Authorities say $11,000 in reward money is now available to the individual who helps the Evans police solve the hit-and-run death of handyman Barry Moss.
In a controversial case that has gone without an arrest since Dec. 22, police are looking for information that leads to an arrest and conviction in connection with the death of Moss, 52, an Evans resident who was struck and killed by a sport utility vehicle shortly after midnight on that date.
Moss was hit by the SUV on Route 5 near Gold Street shortly after leaving a friend’s home early that morning, Police Chief Ernest P. Masullo said. He said police have verified through DNA and other physical evidence that the SUV was a 2013 Ford Explorer registered to Gabrielle “Gabe” Ballowe, an Angola bar owner.
“The Ford Explorer did not stop to render assistance to Mr. Moss and left the scene. Mr. Moss did eventually succumb to his injuries and exposure to the weather,” Evans police said in a statement. “Ms. Ballowe ... is the only suspect in this case.”
Police said a $1,000 reward was offered earlier this month by the not-for-profit Crime Stoppers program, and an additional $10,000 in reward money was added this week by Moss’ family.
“Although there is a reward being offered by Crime Stoppers and Mr. Moss’ family, it is our hope that someone will come forward because it is the right and moral thing to do,” the department said. “Please contact Crime Stoppers at 867-6161 or the Town of Evans police at 549-3600.”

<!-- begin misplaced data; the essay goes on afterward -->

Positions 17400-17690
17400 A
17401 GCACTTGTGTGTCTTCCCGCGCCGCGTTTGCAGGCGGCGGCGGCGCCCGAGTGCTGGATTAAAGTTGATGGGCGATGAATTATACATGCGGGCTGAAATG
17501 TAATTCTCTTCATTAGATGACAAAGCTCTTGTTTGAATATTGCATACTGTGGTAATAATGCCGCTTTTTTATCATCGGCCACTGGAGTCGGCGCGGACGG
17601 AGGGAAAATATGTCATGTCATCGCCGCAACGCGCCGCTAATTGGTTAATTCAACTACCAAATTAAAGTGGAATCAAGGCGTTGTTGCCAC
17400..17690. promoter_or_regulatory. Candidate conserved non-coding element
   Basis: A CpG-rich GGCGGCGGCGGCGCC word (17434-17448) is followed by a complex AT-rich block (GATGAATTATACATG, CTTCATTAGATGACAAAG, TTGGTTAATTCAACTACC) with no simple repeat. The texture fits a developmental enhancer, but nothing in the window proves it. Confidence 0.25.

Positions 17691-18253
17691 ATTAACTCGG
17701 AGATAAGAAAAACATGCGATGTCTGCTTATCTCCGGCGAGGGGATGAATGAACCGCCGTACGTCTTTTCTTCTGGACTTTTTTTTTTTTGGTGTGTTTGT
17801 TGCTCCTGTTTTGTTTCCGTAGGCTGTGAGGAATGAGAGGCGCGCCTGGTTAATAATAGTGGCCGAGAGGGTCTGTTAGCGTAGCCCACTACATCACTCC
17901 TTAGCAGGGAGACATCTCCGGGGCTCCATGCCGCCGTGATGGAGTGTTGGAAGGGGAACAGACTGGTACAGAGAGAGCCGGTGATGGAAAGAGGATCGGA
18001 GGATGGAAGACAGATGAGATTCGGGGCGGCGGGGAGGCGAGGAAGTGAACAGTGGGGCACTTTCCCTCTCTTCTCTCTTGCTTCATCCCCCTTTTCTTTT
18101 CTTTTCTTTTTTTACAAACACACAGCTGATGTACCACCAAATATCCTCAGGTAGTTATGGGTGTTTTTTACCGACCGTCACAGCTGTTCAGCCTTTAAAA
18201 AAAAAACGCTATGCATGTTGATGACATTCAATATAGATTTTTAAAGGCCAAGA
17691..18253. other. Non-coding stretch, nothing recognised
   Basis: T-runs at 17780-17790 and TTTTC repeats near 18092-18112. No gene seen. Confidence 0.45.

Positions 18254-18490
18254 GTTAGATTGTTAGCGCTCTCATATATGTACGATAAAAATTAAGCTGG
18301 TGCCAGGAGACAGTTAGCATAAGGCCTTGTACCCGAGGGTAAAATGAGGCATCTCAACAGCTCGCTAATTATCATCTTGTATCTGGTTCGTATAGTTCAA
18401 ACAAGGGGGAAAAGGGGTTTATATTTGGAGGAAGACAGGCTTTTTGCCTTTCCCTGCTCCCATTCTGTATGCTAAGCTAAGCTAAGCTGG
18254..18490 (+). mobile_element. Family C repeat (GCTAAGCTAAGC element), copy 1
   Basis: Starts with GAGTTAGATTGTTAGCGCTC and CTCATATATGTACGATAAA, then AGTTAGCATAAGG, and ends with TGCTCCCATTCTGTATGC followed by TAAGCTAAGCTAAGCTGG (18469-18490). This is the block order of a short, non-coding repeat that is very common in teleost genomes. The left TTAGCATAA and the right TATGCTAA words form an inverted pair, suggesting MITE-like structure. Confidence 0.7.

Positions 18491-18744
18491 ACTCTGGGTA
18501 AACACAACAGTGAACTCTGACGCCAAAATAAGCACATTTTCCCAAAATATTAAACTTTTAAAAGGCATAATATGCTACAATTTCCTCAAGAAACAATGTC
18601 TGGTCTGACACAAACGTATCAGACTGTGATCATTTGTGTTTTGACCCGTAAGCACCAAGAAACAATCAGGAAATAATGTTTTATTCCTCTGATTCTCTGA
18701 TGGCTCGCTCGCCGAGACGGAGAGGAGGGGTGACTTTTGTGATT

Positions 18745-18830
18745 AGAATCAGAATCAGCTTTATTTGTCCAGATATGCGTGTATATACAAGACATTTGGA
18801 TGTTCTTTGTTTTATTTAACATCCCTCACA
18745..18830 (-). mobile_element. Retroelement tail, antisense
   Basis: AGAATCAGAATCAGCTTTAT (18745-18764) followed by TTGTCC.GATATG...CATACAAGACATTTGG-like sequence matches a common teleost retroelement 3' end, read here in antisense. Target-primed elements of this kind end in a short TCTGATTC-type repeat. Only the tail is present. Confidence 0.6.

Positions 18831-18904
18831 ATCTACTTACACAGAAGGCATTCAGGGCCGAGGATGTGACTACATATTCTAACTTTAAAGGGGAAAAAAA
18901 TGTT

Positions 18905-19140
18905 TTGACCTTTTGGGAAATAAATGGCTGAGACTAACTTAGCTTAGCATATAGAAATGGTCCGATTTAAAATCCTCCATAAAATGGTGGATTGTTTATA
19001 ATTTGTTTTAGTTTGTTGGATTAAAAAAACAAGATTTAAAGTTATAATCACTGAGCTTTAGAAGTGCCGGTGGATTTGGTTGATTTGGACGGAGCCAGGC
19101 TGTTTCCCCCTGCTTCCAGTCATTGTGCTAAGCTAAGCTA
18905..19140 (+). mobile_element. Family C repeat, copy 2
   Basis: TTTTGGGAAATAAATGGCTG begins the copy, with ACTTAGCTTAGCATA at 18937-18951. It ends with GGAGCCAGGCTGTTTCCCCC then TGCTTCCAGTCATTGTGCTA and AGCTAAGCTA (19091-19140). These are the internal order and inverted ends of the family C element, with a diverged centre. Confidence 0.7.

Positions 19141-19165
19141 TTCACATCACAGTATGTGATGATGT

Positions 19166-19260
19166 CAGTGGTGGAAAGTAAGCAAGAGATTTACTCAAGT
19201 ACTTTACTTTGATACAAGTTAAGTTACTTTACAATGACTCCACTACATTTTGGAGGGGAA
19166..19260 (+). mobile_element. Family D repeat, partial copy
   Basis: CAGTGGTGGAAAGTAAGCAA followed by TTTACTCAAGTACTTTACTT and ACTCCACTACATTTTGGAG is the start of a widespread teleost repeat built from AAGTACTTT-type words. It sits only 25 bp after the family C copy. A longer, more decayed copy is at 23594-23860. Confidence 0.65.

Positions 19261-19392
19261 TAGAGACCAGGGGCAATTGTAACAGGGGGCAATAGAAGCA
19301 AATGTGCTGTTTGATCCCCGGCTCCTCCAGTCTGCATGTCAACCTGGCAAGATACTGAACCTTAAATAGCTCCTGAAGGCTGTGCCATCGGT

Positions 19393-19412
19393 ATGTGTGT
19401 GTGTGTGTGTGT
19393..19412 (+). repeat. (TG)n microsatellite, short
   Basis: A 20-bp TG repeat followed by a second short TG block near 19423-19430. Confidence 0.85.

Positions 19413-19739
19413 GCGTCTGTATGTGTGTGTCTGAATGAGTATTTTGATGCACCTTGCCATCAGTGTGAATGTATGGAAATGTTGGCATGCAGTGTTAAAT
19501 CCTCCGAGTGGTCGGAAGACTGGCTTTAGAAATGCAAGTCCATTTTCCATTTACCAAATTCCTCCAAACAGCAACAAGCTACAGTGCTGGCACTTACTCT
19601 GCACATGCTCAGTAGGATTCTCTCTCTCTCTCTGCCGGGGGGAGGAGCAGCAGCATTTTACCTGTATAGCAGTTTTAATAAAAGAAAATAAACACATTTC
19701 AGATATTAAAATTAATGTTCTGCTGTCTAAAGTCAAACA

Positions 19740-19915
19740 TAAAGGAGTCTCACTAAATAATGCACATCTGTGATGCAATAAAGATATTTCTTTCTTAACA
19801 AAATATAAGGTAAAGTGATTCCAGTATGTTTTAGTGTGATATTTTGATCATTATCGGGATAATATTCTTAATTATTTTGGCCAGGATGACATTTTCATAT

“We know there are people out there who know more about this case than they have told us,” said Detective Lt. Douglas Czora.
Ballowe, who has never spoken to the media or police about the incident, hired an attorney after police confiscated her vehicle two days after the hit-and-run. Her attorney, Thomas J. Eoannou, said she has chosen to exercise her legal right not to discuss the case with police.
“We hope that the reward money will bring someone forward who has been sitting on the fence in the past,” said Maria Wrafter, Moss’ sister.
Father’s Day was a “very difficult day” for Moss’ three daughters and his grandchildren, she said.
“They’re angry, and they’re upset that this has happened, and nobody has been held accountable,” Wrafter said.